The Challenges of Globalization

The Challenges of Globalization

January 25, 2018

The New Silk Road: Should Washington Cooperate or Not?

Yamillet Payano

Washington cannot keep largely ignoring or undermining China’s Belt and Road Initiative (BRI). Announced by President Xi Jinping in 2013, BRI aims to connect China and Europe through a web of roads and to create new maritime trade corridors that will provide BRI members access to new markets. BRI is China’s most ambitious attempt yet to expand its economic power westward, with the intent of creating the largest economic bloc in the world. Yet, despite the magnitude of the initiative and its influence on almost every region in which the United States has strategic interests, the U.S. Congress has not hosted a single hearing examining the BRI plan. The United States is focusing solely on the challenges and ignoring the multitude of benefits in collaborating with the initiative.

First, the fact that the BRI is China’s mechanism for moving its foreign-exchange assets from buying U.S. debt to investment in developing foreign economies presents a challenge. During the past few years, China has been increasing its share of U.S. treasuries; however, the new economic conditions have made Beijing reconsider this arrangement. This means that the BRI is China’s path towards withdrawing from being the U.S.’s banker and investing its capital in infrastructure.

Second, BRI serves an important purpose within China’s foreign policy. Since the announcement of the BRI, China’s geopolitical power has gotten stronger. Beijing has developed multi-billion dollar infrastructure initiatives, has made significant acquisitions in Europe, and has created huge, Asia-centric financial institutions. As the Trump administration slowly pulls the United States out of more and more international political and economic agreements—citing the “America First” plan—China is stepping in to pick up the reins. Many of the countries already involved in the BRI would have formerly received economic development funding from the United States or U.S.-run programs, and they are feeling those cuts sorely. With this single dramatic proposal, China is both spearheading the development agenda around the world, and attempting to steal the United States’ position as the most influential economic powerhouse.

However, Gal Luft, co- director of the Institute for the Analysis of Global Security, said, “[The Belt and Road initiative] is a generational project and it will take a long time, but the United States needs to engage now.” Luft advocates that by engaging now, the BRI can be an area of cooperation between both countries. During the Obama administration, climate change was the topic that brought the United States and China to the table when negotiations were deadlocked. However, for the Trump administration climate change is not a priority, and therefore BRI, or more general infrastructure development, can be the new common ground that allows them to move forward.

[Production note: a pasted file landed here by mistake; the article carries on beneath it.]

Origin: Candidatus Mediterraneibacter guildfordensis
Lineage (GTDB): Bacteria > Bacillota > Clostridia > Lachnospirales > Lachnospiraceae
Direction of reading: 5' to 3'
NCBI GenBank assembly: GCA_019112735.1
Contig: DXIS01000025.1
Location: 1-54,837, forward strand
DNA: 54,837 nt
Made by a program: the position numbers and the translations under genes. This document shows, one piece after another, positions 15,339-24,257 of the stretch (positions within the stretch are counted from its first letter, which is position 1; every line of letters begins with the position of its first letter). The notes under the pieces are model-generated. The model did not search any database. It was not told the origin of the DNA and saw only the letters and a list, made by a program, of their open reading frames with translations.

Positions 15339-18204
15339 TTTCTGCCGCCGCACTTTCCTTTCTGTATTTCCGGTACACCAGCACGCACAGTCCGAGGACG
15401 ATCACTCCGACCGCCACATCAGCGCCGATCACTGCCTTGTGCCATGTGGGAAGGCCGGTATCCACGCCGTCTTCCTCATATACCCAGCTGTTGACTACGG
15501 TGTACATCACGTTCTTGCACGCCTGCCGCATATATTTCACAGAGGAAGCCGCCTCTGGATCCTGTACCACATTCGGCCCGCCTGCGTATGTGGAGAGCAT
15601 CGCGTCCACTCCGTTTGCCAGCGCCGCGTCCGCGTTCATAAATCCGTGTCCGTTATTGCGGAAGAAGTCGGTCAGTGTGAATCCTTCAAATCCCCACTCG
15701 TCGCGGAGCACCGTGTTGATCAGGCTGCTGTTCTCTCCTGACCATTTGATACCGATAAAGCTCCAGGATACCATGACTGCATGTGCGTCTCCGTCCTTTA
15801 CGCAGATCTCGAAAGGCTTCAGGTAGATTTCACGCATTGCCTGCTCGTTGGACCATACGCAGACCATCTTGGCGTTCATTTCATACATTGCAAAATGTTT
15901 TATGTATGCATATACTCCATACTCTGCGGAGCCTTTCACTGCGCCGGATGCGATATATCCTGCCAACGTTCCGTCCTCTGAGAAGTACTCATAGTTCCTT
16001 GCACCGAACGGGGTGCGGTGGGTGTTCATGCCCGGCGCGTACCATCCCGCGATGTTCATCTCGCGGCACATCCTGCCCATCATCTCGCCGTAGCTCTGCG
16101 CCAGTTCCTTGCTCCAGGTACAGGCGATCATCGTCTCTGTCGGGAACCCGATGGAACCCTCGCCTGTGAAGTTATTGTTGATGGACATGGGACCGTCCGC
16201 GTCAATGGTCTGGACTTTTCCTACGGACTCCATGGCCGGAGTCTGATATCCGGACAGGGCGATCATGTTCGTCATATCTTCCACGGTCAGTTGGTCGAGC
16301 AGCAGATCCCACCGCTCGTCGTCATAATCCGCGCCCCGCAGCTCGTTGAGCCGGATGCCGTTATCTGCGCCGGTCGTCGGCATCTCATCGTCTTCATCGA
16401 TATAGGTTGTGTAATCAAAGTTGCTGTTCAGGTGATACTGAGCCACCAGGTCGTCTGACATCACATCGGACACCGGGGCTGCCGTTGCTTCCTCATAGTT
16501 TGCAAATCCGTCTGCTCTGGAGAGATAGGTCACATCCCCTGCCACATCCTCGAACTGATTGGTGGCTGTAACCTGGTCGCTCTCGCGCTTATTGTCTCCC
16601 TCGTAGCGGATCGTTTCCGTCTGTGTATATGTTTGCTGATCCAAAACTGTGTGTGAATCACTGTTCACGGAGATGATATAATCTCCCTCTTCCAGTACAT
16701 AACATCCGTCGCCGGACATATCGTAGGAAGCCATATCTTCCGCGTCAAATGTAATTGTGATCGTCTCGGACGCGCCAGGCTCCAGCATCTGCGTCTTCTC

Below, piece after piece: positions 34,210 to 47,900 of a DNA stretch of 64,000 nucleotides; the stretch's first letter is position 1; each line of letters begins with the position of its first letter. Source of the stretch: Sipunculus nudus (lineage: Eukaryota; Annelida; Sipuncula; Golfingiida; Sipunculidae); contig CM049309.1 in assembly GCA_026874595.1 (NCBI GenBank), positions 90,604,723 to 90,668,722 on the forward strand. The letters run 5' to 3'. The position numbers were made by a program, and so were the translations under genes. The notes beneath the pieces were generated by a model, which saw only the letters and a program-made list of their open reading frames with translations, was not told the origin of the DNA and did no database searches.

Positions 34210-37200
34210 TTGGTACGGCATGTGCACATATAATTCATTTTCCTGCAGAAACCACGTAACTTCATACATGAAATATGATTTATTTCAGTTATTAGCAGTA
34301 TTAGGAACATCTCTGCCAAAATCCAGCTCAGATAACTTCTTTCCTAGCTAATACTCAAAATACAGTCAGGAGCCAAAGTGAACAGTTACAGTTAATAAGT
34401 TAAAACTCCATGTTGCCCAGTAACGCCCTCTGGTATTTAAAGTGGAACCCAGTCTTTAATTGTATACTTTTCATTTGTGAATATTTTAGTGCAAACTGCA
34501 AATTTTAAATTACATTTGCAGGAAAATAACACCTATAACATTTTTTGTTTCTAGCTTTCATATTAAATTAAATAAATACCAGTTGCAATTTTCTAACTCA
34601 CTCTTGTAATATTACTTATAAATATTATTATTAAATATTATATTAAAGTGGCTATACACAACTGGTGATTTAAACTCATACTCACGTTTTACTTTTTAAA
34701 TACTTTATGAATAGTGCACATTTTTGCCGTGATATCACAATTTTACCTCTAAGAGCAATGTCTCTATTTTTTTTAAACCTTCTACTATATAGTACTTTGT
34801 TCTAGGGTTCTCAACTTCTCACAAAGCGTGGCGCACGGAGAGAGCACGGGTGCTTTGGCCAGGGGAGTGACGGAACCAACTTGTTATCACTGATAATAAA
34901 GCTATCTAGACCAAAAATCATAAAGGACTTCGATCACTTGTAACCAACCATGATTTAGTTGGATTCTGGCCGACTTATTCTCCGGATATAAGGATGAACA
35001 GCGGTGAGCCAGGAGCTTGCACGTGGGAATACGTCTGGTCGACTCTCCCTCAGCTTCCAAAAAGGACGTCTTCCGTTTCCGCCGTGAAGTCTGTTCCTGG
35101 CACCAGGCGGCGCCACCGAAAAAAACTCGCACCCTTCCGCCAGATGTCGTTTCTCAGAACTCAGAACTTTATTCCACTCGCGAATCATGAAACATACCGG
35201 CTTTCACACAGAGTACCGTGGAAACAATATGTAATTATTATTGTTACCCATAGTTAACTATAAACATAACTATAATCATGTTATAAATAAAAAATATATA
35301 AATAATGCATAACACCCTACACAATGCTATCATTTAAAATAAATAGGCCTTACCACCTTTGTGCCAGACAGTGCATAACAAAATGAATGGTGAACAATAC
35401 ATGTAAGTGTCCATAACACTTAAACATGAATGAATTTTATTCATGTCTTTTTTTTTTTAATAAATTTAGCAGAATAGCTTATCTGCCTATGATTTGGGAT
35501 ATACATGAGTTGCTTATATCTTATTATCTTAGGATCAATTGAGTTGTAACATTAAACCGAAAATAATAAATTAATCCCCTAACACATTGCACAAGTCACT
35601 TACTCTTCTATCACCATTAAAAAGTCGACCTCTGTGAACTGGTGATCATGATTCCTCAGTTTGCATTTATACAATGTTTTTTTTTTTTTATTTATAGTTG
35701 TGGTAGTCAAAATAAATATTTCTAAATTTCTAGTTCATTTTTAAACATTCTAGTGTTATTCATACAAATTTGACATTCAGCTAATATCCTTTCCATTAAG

Additionally, the BRI could also allow us to expand our conversation on trade with China. The current way countries engage in trade is based on bilateral or multilateral trade agreements. This system lead to a zero-sum game that is not conducive to a stable relationship between the United States and China. BRI offers a new way to talk about trade. Instead of discussing what they’re trading, countries are discussing how to trade; more specifically, international infrastructure such as trains, pipelines, aviation hubs, and high-speed railways. These systems will reduce transportation costs for all players.

Despite these aspects of the BRI deal, many might think that U.S. collaboration on the Belt and Road initiative will only advance China’s interests and will actually hurt the United States. However, this is a limited view of the nature of political economic collaboration: it ignores the option to join the initiative in a limited capacity, and only endorse what aligns with national interests. By participating in the initiative we are not necessarily agreeing to invest in the whole package, but to give them all due consideration, before deciding on the United States’ particular investment stance.

The most important opportunity that U.S.- China cooperation on the Belt and Road Initiative will bring is foreign direct investment and infrastructure development. The United States cannot miss out on the opportunity to take part in the creation of the geopolitics and geoeconomics of this international system, and it cannot deny American businesses and investors the opportunity to partake in the world’s newest economic bloc.

Yamillet Payano is a senior at American University majoring in economics and mathematics with a minor in Chinese.


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About the Blog

Ties between China and the United States are at a critical juncture. The United States remains the world’s leading power, while China’s wealth and influence continue to expand. The relationship between both countries will have a decisive impact on the evolution of global governance and prospects for world peace. Despite inevitable national differences between the two countries, there remains considerable room for the cultivation of shared approaches to questions including climate change, global health, business and trade, peace and security, and economic and social development around the globe.

This blog comprises a series of discussions written by initiative-affiliated faculty and student fellows. These experts and young leaders will share their evolving views on the emergence of globalization and challenges it brings, as well as the means for strengthening common values between the United States and China to promote greater collaboration to the benefit of the global community.

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